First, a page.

BERKELEY (CBS 5) – Chinese companies appear to be flooding the U.S. with very realistic looking fake drivers licenses, and according to both local and federal law enforcement it is a growing concern.
The fake IDs are showing up in bars and clubs all over the Bay Area and the state according to Chris Albrecht with the Department of Alcoholic Beverage Control. “14-, 15-,16-year olds are regularly found in possession,” said Albrecht.
Albrecht keeps a collection of fakes and noted old-fashioned detection techniques aren’t enough any more. “Counterfeiting has become a much more sophisticated business and counterfeiters are, in fact, trying to mimic a lot of the security features that are in place,” he said.
At bars like Kip’s in Berkeley where IDs show up from all over the country, manager John Boyle considers himself an expert “It’s easier to get through TSA than to get through our door,” he said.
But sometimes the fake ids are look just as good or better than the real ones, said Boyle. The most popular fakes these days: Arizona drivers licenses.
“From my understanding a lot of them are coming from China,” said Boyle.
UC Berkeley police recently confiscated a shipment of fake IDs from China. “We were contacted by the Department of Homeland Security,” said Lt. Marc Decoulode.
Decoulode said the feds intercepted the package, containing 24 fake drivers licenses, which was headed to a campus fraternity. “They put their true name and a false date of birth so even if someone were to ask for a second piece of ID, like a university student ID, the name and the photo would match the fraudulent ID.
Police said the Berkeley IDs were purchased through a website which advertised realistic-looking drivers licenses from a dozen different states, though none from California.
Patrick, a CBS 5 production assistant, went to the site to order one of the fake IDs. Following directions on the site he stood for a photograph, took a snapshot of his own signature, and uploaded the photos to an order form. “It was almost too simple, it was really easy,” said Patrick.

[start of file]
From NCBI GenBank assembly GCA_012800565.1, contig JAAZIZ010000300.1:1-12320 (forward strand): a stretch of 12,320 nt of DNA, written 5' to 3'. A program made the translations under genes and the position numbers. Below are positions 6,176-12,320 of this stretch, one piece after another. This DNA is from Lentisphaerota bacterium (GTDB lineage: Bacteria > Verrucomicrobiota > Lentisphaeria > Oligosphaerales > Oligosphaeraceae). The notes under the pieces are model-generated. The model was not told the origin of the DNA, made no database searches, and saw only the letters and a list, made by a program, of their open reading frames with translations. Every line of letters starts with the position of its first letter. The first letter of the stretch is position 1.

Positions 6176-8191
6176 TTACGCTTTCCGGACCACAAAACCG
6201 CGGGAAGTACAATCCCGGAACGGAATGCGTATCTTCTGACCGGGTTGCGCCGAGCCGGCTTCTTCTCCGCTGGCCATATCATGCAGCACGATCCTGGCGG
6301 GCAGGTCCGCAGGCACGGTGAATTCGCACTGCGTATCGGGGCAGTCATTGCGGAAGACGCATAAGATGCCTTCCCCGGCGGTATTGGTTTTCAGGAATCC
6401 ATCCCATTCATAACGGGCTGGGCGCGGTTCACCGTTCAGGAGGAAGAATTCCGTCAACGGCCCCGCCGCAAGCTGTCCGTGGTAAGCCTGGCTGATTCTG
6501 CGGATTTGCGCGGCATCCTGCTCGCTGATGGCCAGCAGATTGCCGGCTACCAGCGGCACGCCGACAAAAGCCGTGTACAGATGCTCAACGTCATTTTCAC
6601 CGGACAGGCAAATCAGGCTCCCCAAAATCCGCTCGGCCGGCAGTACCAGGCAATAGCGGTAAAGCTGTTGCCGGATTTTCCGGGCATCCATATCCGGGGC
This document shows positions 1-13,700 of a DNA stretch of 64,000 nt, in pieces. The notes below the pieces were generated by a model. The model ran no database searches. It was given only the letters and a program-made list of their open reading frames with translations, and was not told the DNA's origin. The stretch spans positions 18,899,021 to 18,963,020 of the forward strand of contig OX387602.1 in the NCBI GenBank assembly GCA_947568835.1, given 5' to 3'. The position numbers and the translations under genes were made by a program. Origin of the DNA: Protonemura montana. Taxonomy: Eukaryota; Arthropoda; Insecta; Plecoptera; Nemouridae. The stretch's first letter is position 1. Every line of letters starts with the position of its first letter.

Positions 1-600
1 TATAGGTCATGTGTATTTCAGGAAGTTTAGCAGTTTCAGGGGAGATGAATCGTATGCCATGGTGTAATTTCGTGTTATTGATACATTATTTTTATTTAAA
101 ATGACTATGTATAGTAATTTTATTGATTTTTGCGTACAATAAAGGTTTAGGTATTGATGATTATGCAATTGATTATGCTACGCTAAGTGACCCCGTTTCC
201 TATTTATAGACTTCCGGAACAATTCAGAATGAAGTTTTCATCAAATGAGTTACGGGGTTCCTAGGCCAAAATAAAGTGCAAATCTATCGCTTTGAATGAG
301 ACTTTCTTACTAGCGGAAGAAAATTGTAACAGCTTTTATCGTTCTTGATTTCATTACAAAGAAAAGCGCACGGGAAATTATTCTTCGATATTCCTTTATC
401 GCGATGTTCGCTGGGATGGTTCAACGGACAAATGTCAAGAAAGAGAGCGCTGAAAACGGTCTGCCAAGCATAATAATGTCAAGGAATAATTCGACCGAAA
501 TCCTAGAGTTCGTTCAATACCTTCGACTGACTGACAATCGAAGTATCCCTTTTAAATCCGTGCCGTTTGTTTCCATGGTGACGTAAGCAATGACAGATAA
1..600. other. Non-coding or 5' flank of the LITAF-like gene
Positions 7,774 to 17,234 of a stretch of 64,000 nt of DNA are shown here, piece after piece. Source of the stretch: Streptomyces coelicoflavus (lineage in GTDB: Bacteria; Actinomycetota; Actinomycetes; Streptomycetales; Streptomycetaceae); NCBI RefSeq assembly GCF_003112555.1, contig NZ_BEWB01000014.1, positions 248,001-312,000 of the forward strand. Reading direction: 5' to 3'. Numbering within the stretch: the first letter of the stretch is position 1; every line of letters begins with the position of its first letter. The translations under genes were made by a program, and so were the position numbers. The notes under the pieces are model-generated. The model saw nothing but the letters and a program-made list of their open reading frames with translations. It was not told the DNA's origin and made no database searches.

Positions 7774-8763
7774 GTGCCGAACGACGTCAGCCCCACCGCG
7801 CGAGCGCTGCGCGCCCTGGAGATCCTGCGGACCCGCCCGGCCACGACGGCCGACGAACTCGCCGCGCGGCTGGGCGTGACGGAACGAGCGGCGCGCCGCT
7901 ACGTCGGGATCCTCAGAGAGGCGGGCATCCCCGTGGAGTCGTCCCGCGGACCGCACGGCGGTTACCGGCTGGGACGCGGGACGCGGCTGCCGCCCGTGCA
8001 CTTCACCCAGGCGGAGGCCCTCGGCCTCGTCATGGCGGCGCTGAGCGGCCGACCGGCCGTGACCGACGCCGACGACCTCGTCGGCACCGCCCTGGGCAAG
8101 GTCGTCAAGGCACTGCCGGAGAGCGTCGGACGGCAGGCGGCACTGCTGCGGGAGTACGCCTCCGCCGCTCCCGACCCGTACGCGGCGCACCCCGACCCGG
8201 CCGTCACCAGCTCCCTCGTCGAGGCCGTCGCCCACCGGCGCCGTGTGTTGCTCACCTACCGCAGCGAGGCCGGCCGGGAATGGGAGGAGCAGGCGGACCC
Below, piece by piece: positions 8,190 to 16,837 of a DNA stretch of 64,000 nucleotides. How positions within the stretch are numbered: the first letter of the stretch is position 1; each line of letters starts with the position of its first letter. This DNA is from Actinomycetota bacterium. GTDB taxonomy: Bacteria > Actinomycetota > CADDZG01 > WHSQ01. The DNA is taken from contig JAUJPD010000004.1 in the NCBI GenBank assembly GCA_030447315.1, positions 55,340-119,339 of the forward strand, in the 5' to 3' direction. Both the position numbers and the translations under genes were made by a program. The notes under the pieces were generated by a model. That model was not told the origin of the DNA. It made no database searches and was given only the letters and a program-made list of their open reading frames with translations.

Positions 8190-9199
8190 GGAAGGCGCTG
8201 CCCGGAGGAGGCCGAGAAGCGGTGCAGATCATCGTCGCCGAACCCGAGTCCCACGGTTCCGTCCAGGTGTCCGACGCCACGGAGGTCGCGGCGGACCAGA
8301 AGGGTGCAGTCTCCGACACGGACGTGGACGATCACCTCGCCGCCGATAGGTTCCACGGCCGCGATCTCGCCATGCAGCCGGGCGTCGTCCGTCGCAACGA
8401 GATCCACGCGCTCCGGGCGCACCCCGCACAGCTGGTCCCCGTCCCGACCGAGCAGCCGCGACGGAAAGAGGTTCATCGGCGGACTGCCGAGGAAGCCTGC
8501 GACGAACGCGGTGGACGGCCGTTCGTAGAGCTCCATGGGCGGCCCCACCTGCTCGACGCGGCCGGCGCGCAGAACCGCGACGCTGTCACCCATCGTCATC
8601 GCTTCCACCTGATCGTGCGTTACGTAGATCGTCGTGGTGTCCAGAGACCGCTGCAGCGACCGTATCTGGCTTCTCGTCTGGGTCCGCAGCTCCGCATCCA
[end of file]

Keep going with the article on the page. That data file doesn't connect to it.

A day later came directions to wire money to a Demai Xu in the city of Fuzhou, China.
Which he did, sending $200-cash from a Western Union outlet. Two weeks later the package arrived. Inside, hidden underneath the fake bottom of a silverware set: 2 Arizona drivers licenses. They felt real, seemed well made, complete with holograms and a magnetic strip.
So how are the counterfeiters getting away with it? The ABC’s Chris Albrecht told us: “With blind shipments and that kind of thing, it becomes very difficult to investigate thoroughly.”
But it’s just the kind of case the U.S. Postal service does investigate. “There’s probably going to be a number of federal and state agencies that will be very interested in this,” said postal inspector Jeff Fitch.
He said the packaging alone was suspicious. “They’re declaring it as jewelry and we’ve got a fork and a spoon here and the documents are probably underneath so they obviously know what they are doing is wrong.”
The concern is that these IDs could be used for a lot more than getting into bars. “ID theft, ID fraud. Sky’s the limit,” said Fitch.
Kip’s manager John Boyle agreed that the implications are serious. Though Boyle noticed some irregularities in the IDs that told him they were fake, he claimed doormen at most bars and clubs would never notice and neither would the TSA. Boyle said all he can do is play it safe, and when in doubt he just says ‘no.’
The TSA declined to comment for this story. The California DMV couldn’t comment either about other states’ drivers licenses, but told us the new California driver’s license, which has enhanced security features, has not been counterfeited to their knowledge.
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